‘Other people’s treasures glitter and twinkle, mine won’t go through puddles and spooks at gateways’
I have had an interesting email discussion with my friend and mentor Karen Musson this week. I was describing my concern about how much it is my responsibility to suggest to someone that the horse they have is not the right one for them. I sometimes meet people and horses who are having a miserable time together because they are just not well matched. On the flip side, I also meet a lot of horses considered to be challenging, dangerous, a physical and emotional wreck, but with a person determined to work with that horse and find a way to make things better. Hmmm.
How do we know when a horse is too much for us and that they might be better off with someone else? And how do we know when we should push on – that this is the horse who might offer us ‘the golden ticket’ to better horsemanship (Karen’s phrase). And when is it o.k to admit that you don’t really gel with this horse and that you don’t want to spend the rest of your life attending to his every need when you actually just don’t like him that much?
I don’t know. But I do know how very, very grateful I am for having found myself a horse that suits. In fact he suits so well that I rarely write about him. I usually write about those difficult, challenging horses who have stolen and broken my heart , and I forget to mention him.
So on this occasion I want to write a little about Desaforo. Desmund. Desult. My horse that suits. He is me and I am him, and I don’t need to mention him, because he is just easy for me and so what is there to say? Except, how hugely, enormously grateful I am to him, and how, when in recent months he has been injured and out of action I have felt like Samson after he had his locks snipped.
I think it is easy to believe you only learn and develop when you have a ‘difficult’ horse. But let’s be honest, most horses are difficult in the wrong hands, and that doesn’t even mean ‘cruel’ hands. It just may be that a person and a horse aren’t suited. I think it was Tom Widdicombe who said to me concerning marriage, you just need to work out if you can tolerate the bits about the other person which are annoying . What an old romantic. As I have no annoying traits, I know this isn’t an issue for Adam, but it’s worth considering this with your horse. Can you take the rough with the smooth? And can you horse do the same in return? Can you tolerate each other’s annoying traits?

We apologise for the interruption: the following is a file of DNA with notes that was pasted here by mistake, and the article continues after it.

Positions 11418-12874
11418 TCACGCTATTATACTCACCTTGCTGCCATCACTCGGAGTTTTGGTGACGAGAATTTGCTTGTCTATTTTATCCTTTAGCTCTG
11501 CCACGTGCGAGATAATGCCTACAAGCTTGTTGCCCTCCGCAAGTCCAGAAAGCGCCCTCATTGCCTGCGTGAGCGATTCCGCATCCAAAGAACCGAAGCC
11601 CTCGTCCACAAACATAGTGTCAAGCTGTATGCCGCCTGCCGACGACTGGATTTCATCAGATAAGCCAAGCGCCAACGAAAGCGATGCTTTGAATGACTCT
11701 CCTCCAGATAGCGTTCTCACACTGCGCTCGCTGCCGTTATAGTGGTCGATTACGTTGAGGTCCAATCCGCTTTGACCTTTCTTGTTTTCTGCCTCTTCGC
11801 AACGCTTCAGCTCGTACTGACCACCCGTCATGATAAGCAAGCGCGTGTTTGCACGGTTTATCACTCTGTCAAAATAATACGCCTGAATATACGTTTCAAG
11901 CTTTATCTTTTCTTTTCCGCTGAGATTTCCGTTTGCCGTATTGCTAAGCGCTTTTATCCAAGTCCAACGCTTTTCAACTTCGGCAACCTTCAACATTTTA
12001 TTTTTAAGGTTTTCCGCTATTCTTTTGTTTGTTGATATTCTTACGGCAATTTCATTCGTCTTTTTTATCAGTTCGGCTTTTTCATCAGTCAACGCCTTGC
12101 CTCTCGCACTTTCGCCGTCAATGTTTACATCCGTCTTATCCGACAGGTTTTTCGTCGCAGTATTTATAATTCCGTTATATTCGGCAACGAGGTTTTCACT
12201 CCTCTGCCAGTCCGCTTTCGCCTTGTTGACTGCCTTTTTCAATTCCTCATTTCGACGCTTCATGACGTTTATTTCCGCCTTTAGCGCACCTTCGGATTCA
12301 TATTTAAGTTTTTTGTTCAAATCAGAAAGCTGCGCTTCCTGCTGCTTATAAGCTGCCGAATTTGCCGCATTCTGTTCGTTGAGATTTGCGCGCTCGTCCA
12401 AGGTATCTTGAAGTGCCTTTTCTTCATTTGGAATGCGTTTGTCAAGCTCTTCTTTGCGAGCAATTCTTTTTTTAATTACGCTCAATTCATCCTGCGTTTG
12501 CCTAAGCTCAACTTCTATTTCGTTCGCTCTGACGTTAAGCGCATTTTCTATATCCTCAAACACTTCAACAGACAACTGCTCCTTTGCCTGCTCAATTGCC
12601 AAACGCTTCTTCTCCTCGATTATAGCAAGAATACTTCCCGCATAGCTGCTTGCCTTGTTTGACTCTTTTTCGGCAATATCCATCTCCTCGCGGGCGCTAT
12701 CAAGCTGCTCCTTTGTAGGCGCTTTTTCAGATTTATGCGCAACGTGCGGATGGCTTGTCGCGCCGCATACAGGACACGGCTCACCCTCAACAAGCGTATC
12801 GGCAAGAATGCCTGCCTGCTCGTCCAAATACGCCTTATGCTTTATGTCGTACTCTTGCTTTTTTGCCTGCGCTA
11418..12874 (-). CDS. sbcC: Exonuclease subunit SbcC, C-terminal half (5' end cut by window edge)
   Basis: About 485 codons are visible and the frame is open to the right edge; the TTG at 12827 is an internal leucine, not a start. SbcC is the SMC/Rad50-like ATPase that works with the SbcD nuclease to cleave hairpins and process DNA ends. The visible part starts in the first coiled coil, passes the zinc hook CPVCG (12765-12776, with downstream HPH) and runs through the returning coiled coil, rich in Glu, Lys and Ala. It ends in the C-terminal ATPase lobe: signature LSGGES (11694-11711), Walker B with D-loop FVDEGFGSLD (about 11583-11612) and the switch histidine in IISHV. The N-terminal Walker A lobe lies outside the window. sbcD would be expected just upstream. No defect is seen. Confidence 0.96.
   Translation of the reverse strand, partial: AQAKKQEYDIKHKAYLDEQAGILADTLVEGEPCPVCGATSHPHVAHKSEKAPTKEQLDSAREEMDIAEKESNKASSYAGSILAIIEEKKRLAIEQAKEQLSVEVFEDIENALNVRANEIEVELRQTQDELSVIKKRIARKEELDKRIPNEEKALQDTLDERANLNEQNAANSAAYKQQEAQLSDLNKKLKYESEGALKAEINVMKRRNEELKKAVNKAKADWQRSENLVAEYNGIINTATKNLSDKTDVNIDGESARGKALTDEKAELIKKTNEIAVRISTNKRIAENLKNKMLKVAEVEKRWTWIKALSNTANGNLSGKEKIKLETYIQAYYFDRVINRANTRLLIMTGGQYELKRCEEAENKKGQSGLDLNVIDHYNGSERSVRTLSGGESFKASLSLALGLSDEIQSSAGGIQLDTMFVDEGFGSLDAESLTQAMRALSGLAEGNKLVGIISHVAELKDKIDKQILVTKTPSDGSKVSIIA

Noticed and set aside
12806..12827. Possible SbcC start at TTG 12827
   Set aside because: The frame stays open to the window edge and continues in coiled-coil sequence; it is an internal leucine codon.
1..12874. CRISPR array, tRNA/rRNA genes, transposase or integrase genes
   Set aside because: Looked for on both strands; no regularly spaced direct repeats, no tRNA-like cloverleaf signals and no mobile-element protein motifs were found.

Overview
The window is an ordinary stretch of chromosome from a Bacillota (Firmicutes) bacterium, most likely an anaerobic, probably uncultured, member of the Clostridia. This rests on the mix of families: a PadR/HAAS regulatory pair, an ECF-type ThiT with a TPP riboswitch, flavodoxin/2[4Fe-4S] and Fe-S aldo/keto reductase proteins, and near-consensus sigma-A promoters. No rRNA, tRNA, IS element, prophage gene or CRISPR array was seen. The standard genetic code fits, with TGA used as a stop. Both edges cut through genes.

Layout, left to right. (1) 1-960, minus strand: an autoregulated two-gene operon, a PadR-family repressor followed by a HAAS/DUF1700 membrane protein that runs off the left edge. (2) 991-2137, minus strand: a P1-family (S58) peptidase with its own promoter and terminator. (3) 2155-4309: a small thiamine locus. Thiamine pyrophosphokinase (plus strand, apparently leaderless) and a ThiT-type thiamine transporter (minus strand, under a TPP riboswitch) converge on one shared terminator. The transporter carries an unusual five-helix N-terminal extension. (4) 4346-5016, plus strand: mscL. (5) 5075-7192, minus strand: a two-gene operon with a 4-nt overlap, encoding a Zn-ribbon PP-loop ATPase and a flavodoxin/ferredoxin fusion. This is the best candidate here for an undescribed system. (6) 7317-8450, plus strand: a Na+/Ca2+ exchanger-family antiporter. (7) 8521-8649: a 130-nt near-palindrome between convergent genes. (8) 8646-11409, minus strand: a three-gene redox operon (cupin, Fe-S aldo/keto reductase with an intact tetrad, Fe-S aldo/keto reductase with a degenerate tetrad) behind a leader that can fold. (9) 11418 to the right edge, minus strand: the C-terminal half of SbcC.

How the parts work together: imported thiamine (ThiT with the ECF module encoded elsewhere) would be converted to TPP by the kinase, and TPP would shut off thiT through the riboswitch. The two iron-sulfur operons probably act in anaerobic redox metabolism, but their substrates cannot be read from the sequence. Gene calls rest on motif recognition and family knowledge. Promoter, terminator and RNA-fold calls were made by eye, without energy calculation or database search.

Des’s name in Portuguese (Desaforo) means ‘affront’ or ‘outrage’, I have even seen it translated as ‘petulant’. For a long time I resisted those definitions, but now I think they may have hit the nail on the head. Des, like me, has a strong sense of justice; he is often affronted at how UNFAIR things are. He is also inclined to get narked at my tardiness – how long it is taking me to hang up his haylage net for instance – or just at my dog Herbie’s mere existence (I am with him on this one too, why are you always there Herbie?). He is often about to die as a result of some seemingly minor injury (spot the similarities dear friends?) and has spooked at the same jump stand lying next to the school for the past year.
One of the reasons I don’t get wound up by his melodrama (and believe me, he does love a touch of the dramatics, he is Portuguese after all) or impatience, is because of how it feels when my bum hits the saddle. It is Home. I have ridden a lot of horses, and with the exception of Gou ( who I had to be prized off with a spoon) there is no other horse I love riding so much. Everyone needs a horse like this in their life. It is what makes the hours of slog, mud, cold, endless lifting of water buckets and bales, lack of money and time, and incredibly irregular trips to the hairdressers, worth it. From the moment I sat on him (having ridden countless other fabulous Lusitanos in that fateful week) I knew I had to find a way to bring him home. 6 months later, with a serious bank loan and a horse who had kept himself from being sold due to being a melodramatic berk, I managed to purchase myself a new pony.